The real life dialogue is not totally necessary for the forgiveness to occur, but to me, human to human contact helps. We are a tribal species. One thing we are here on this earth to learn is how to live in harmony with all beings—self included!
But, the most important person I need forgiveness from is myself. When it dawned on me that I was preventing healthy relationship and also holding onto resentments that were preventing healthy and open communication between both of my daughter’s families, my perfectionist parent got her verbal whip out to chastise me with.
Again, my inner teenager said, “No! This time I will not let you control me!” And so, she wept for the loss of something she is still coming into acceptance for—a loss that is allowing for something new and beautiful to be born.
Make self-forgiveness a daily practice.
I will never be perfect. Nor will you. What I will continue to nurture is my own authenticity. In that, I will fall and I will also get up again and brush myself off with a new gentleness and maybe a smile of forgiveness. There will be tears and there will be tantrums, but there will also be more joys and celebrations than I have known could exist in this life.
Every day, I wake up and go to bed saying “Thank you!” I think of all the things—people, places, and circumstances in my life that I have to be grateful for. This gratitude opens my heart and along with it, sends endorphins to my brain! Only when my heart is open am I ready to forgive—myself or others.
Here is my favorite forgiveness statement:
“I forgive you for any ways you have hurt others or yourself in the past. You were doing the best you knew how. I love you and support you. Today is a new day!”
Think about forgiving yourself. What statement would you write and repeat to yourself daily? If it is hard to write, imagine someone who loves you and supports you unconditionally in your life saying it to you. If you can’t think of someone, imagine someone you idolize saying it to you. Imagination works wonders! Remember my invisible parent—your brain doesn’t know the difference between real and fake, it only knows thought patterns and vibration.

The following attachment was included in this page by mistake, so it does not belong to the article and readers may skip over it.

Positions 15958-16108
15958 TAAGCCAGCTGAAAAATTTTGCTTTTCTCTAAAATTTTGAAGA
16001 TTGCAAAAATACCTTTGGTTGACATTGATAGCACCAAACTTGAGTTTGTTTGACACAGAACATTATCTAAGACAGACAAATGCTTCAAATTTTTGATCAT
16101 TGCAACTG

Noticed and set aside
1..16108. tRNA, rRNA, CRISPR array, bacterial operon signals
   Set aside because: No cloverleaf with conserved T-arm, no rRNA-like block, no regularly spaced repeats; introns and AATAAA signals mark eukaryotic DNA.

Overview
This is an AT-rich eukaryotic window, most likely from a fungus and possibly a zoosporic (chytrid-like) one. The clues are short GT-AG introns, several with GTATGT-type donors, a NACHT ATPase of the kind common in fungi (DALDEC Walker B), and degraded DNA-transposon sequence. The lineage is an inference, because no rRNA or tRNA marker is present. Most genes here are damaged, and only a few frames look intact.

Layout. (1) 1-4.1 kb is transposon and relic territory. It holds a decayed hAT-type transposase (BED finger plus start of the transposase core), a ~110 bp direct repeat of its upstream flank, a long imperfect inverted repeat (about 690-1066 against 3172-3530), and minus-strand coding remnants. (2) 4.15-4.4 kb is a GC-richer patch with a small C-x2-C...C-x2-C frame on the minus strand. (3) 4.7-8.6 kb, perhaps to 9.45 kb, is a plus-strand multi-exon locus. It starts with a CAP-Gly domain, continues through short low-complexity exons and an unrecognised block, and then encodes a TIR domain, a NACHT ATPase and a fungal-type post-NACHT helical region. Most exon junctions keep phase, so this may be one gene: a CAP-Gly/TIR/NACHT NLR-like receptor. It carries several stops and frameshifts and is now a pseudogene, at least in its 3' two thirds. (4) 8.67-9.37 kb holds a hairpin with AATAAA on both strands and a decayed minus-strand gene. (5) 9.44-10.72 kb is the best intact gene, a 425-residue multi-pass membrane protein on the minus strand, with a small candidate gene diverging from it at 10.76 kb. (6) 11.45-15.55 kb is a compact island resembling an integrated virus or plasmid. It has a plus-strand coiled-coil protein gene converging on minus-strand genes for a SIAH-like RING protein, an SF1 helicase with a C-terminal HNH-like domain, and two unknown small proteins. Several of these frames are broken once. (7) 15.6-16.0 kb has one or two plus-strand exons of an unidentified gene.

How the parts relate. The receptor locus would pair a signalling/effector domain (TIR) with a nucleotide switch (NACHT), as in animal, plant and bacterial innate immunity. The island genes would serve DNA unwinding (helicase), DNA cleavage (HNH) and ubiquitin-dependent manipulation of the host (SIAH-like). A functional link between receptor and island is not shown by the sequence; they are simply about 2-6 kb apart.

Be your own cheerleader.
When those old, self-critical, perfectionist beliefs kick in, I remember to resort to mantra (affirmative statement) when I can. Some of my favorites:
I am enough.
I am doing my best.
There is no such thing as perfection. Where I am now is exactly where I’m meant to be.
Thank you! (This works in all situations and shifts our mindset to one of appreciation, which can change our perception of the current moment or our inner state).
What are some mantras you love? Let’s be transparent together! Help your sisters and brothers by commenting below with your own forgiveness statements and personal cheerleader mantras. By being open (transparent), you may just offer up something that could completely transform a reader’s life. Yes, it takes a village and sometimes a simple set of uplifting words is all we need to transform our perception of ourselves and even our own life!
And, dear reader, I appreciate you! You are enough in your perfect imperfection. Thank you for reading this. I am grateful for you!
Author: Sarah Lamb
Editor: Catherine Monkman
Image: Sarick Banana/Deviantart
Read 28 comments and reply